# why would the siphoning effect not be perpetual motion?

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My coworker is telling me that perpetual motion exists and shows me a video of a guy using the siphoning effect on some water cans.

I’m telling him that perpetual motion, physically, cannot exist.

But why would it not work?

In: Physics

Because sooner or later the container you are siphoning from runs out, and then the siphon stops.

If you post a link to the video I can probably tell you why it is either fake or won’t work.

Siphoning only works if your target is at a lower elevation than your source. Or, more expressively presented, if the fluid column going *down* is heavier than the fluid column going *up*. It basically borrows a bit of potential energy from the fluid going down the bend and uses it to lift the intake fluid over the bend. It’s very much the same thing as throwing a long bit of rope over a pulley down into a basement and watching it spool up the pulley and down in the hole from its weight.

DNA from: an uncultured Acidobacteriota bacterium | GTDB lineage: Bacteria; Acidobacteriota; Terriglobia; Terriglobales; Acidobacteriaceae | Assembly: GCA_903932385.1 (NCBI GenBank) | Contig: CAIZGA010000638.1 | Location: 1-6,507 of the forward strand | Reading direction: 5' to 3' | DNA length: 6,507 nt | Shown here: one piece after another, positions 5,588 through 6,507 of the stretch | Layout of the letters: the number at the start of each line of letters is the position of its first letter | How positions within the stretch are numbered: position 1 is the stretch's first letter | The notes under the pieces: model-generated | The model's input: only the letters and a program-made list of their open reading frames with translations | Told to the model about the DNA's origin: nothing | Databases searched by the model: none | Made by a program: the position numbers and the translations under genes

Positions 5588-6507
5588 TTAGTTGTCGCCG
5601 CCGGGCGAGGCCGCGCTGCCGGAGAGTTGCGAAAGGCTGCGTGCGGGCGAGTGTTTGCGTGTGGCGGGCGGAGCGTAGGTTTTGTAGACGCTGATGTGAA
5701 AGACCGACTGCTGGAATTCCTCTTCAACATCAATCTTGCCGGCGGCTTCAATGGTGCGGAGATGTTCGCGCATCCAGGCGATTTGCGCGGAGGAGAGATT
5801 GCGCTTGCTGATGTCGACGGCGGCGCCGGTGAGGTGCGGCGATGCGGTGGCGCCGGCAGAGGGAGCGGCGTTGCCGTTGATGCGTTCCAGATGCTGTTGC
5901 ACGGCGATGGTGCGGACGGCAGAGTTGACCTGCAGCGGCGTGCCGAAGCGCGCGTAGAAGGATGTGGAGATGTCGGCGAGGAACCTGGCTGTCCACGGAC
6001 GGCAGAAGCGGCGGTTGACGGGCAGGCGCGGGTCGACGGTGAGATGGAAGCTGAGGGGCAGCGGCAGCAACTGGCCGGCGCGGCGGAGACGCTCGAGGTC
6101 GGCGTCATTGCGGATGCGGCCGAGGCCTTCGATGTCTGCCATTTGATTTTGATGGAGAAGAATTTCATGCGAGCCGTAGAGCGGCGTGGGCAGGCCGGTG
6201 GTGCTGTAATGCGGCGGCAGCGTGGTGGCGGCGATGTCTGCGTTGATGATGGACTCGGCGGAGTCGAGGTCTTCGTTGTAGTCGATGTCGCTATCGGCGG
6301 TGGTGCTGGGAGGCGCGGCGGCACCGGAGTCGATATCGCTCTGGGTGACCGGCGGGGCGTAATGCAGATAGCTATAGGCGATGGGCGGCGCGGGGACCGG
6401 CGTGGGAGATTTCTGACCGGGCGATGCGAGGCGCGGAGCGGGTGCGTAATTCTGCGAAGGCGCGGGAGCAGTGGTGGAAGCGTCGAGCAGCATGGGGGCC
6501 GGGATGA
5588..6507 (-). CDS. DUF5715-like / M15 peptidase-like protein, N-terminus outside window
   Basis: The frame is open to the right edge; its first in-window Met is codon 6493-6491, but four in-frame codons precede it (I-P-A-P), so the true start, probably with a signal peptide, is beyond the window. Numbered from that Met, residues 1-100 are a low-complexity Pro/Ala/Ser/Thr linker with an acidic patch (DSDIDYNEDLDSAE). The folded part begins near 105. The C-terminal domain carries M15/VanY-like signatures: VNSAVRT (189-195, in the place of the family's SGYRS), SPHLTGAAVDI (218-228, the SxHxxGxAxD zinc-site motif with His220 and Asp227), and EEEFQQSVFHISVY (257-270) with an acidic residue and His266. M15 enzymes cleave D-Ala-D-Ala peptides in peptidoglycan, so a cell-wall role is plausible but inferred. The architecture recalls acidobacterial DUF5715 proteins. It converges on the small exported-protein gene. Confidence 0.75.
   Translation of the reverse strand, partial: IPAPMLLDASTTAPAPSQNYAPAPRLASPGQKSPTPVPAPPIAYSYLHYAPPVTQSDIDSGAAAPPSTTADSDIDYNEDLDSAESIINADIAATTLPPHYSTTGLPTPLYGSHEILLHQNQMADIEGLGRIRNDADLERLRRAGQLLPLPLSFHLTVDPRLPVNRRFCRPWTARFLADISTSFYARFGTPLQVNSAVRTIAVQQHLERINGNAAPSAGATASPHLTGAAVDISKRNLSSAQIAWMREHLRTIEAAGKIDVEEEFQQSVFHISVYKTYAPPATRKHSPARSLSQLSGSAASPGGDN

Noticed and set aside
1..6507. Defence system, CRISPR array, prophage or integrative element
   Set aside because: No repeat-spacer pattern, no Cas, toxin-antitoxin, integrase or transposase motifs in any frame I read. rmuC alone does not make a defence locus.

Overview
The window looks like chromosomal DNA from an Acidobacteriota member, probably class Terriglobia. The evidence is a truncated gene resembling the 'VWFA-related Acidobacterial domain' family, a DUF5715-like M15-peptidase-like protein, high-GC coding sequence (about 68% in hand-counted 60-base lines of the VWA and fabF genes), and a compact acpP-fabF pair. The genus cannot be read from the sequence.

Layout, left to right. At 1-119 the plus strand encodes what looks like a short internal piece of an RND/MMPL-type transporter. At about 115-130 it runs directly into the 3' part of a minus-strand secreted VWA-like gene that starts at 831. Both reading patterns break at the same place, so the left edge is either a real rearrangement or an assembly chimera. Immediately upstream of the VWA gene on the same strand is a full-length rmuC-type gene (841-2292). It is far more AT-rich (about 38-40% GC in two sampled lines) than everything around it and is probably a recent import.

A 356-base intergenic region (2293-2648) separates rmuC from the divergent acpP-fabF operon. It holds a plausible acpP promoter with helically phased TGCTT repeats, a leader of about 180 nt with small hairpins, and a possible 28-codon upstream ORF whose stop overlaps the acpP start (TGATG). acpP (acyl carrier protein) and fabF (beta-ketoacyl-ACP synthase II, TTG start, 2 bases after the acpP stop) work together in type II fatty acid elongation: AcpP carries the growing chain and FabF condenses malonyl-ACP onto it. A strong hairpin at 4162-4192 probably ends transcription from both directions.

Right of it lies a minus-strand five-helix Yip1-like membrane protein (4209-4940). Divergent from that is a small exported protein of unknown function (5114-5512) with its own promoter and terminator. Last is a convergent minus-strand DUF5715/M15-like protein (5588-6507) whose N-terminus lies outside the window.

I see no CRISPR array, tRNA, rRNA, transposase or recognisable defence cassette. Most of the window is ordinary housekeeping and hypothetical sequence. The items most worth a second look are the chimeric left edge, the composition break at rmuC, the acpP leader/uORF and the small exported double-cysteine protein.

Which video? Without special effects the water level will just equalize between the tube and jug.

You can’t siphon upwards, the energy required to lift the liquid being siphoned would be greater than the gain of harnessing the theoretical siphon.

Siphoning works by moving water (or other fluid) from high potential energy to low potential energy, but by going through a *higher* state on the way. Gravitational potential energy is directly proportional to height, so we can just go with height = energy.

The core reason siphoning works is that at the highest point of the siphon, the energy gained by a unit of water going to the lower container is more than the energy required to lift another unit of water from the higher container up to the top.